Feminisms, Islamic and Secular

This panel was compiled by the Conference Program Team from independently submitted paper proposals.

Chair

Victoria Tahmasebi-Birgani

Discussant

Victoria Tahmasebi-Birgani
University of Toronto

Presentations

by Kristin Soraya Batmanghelichi and Leila Mouri / Columbia University

As scholar-activists deeply familiar and participant in the Iranian women’s movement, we are acutely aware of the challenges facing fellow “Third-World” feminists. We must strategically coordinate our scholarship and activities to fit into prevalent discourses about Islam in both the United States and the Middle East. For secular activist-scholars like ourselves, who have worked in Iran to critique and improve gender discriminatory laws and positions, we have been accused of supporting Western hegemonic practices and neoliberal projects. These accusations have arisen from both American and Iranian institutions and thus have fostered an academic space in which conversations about women’s rights are limited to who controls the dialogue. In the case of Iran, Islamists, American-Iranian academics and American pundits determine the range, scope, and analysis of the Iranian women’s movement and its central characters and objectives.
Our paper hopes to highlight the following points: The Iranian women’s movement is unique in that it is caught in between two ideological projects advanced by a hardline government in Iran and also by a tenuous and rising Islamophobia discourse. Women’s activists, Muslim and secular alike, who had joined forces to promote gender equality within the parliamentary and legal systems, are now accused by both government officials and NGO activists of aiding Western imperialism. This has led to a severe government clampdown of the diverse group of Iranian women’s activists. In the United States, the situation appears just as grim. Islamophobia is on the rise and contributing to the discourse against veiling in Europe. Thus international human rights and women’s rights organizations--which, in the past, have encouraged the activities of the Iranian women’s movement-- are now hesitant to support and critique domestic issues--one of which is compulsory hejab-- for fear of contributing to the Islamophobia discourse, as well as taking the attention away from the democratic uprisings in the Middle East. In this paper presentation, we hope to construct both a strategic discourse and action that promote Iranian women’s causes in their struggle against compulsory hejab, and, at the same time, a discourse and action that do not fall into the trap of the Islamophobia propaganda machine.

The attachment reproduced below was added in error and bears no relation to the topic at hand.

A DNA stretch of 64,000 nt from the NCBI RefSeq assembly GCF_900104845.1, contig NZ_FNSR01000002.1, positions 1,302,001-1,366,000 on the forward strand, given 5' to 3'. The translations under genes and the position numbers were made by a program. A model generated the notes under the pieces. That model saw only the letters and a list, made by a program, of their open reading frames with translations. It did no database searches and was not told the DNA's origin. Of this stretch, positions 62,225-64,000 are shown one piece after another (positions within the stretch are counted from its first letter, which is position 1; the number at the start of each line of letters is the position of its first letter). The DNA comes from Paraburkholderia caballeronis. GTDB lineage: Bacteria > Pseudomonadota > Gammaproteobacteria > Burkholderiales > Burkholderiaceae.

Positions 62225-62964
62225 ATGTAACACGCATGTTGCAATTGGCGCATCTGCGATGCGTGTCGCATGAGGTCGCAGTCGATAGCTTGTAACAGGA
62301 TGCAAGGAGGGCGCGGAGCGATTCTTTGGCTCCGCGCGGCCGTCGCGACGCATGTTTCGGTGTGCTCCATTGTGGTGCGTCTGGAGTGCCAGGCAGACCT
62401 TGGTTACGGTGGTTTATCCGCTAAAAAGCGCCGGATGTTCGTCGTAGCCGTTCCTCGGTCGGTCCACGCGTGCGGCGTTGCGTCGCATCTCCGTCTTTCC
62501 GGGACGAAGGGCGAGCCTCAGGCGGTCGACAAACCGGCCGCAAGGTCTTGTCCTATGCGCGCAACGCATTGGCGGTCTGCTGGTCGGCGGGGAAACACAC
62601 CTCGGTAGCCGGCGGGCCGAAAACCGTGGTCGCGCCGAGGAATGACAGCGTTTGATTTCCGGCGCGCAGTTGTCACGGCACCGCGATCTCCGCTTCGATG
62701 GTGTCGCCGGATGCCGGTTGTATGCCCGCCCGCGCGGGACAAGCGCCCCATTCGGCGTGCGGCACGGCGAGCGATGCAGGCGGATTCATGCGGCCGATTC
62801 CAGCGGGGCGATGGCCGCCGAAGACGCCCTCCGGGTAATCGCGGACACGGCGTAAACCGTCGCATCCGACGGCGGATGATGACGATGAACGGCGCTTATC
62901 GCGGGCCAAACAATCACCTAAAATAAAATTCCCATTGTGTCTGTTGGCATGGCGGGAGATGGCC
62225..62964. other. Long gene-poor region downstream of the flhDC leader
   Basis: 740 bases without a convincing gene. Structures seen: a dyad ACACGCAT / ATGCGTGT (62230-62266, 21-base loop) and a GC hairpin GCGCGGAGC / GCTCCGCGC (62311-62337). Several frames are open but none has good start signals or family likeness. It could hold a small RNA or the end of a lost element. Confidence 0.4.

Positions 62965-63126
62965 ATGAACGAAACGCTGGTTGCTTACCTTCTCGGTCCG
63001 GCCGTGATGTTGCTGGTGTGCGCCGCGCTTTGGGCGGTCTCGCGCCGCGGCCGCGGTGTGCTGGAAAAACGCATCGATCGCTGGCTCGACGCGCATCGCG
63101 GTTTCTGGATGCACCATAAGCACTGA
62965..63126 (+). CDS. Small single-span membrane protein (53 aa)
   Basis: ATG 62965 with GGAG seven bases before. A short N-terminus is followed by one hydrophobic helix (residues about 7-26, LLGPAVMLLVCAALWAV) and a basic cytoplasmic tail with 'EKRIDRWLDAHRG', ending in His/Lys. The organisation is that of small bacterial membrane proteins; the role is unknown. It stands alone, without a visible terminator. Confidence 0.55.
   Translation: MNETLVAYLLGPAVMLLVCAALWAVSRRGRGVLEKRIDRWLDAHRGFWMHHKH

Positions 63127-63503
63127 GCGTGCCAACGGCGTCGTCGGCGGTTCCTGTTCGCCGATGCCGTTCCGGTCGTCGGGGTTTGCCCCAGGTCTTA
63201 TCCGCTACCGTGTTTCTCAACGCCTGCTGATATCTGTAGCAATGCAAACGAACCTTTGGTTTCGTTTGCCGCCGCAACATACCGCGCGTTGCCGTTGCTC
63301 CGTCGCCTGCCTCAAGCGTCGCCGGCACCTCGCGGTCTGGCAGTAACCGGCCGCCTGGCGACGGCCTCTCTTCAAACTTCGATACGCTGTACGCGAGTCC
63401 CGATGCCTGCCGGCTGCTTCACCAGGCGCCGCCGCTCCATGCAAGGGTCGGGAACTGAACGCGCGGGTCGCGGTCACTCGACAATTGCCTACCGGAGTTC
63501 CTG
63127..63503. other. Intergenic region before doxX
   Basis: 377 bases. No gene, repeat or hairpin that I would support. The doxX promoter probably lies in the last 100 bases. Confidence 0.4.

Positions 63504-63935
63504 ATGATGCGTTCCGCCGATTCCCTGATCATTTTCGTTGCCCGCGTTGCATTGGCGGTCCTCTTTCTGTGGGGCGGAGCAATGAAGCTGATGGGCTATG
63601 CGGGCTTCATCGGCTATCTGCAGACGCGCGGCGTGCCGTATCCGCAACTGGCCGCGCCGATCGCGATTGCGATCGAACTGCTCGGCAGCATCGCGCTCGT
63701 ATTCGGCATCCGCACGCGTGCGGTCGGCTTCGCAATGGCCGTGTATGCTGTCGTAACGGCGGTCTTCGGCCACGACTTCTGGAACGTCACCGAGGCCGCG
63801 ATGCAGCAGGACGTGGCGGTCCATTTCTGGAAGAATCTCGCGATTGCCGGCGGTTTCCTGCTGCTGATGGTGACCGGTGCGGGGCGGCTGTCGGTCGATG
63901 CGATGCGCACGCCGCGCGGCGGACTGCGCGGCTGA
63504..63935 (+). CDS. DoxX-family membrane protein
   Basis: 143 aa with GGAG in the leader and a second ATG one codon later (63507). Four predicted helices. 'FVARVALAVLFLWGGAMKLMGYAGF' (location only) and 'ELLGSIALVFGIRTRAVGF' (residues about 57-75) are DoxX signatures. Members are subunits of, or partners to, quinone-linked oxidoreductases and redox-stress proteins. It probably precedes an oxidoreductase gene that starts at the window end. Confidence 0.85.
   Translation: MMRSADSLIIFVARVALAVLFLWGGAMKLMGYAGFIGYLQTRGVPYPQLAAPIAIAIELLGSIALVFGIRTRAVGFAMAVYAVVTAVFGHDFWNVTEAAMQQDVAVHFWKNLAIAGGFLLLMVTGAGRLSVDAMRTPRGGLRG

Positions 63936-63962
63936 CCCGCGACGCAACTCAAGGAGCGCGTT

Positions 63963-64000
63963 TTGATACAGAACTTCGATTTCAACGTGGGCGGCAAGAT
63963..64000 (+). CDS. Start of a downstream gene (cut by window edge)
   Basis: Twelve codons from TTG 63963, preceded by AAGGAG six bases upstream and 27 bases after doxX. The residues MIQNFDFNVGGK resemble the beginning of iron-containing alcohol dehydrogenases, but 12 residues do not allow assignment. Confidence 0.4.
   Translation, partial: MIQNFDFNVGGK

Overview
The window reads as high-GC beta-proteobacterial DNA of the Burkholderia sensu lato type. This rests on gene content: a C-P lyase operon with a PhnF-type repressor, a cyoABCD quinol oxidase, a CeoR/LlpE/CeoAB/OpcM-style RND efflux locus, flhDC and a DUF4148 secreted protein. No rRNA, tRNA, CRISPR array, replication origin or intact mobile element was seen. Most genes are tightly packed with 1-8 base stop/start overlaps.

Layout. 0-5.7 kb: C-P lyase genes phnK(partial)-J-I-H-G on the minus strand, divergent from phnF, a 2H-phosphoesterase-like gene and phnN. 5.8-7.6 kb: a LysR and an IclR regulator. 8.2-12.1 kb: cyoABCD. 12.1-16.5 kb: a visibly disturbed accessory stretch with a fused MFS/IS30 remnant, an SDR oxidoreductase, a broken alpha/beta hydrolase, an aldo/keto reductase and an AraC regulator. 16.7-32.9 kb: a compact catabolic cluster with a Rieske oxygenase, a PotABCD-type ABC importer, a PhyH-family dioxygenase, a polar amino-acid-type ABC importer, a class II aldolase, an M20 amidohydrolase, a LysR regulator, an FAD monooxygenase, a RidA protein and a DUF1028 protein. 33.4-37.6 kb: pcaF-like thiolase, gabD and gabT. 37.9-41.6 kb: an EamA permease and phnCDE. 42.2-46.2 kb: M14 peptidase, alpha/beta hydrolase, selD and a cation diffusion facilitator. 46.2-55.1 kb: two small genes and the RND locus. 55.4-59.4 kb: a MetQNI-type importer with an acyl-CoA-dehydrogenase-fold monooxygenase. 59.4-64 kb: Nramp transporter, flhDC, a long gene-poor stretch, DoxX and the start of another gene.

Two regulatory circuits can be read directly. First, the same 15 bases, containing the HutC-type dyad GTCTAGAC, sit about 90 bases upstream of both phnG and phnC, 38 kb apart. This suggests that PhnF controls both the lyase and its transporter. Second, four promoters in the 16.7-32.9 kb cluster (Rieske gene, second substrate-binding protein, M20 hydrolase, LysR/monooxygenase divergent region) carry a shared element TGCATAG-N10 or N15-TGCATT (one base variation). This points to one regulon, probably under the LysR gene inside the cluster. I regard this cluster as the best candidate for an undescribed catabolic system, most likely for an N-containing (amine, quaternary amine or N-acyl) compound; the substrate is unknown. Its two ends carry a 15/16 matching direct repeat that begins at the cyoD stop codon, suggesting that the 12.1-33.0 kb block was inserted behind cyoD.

by Sharareh Shahrokhi / Contra Costa College

In the 1990’s, despite the fact that a religious government was in power, the term “feminism” reappeared in prominent women’s magazines (e.g. Zanan) and newspaper articles, thus entering the public discourse in Iran. This time feminism took center stage, for it was accompanied by another term - Islamic. Regardless of the contested politics around the notion of Islamic feminism, one cannot deny the fact that through the use of this phrase, a space was created for women in Iran to speak of feminism once more.

One of the emerging theories of recent scholarship, put forth by the Iranian political philosopher Mohamad Reza Nikfar, argues that “[secularization] in our cultural landscape means woman’s freedom.” Consequently, I pose the following question: If woman’s freedom is a common goal for both secularism and feminism in contemporary Iran, can we then assume the existence of some kind of common denominator in their theoretical and methodological approaches to today’s social and political issues ? Feminist scholars warn against the perception of feminism as a monolithic social movement, subject to a single acceptable definition. Starting from a pluralistic understanding of feminism, this paper asks how women’s freedom gives meaning to, and becomes the objective of the secularization process in Iran.

Moreover, if we accept Nikfar’s assessment of the intertwined paths of secularization and feminism, that is-- if feminism is a “condition” for secularism, I ask if the reverse is also true--i.e. if any manifestation of feminism in Iran needs secularism as its basis. Why is a pluralistic understanding of secularism a necessary condition for any kind of feminism to grow in Iran?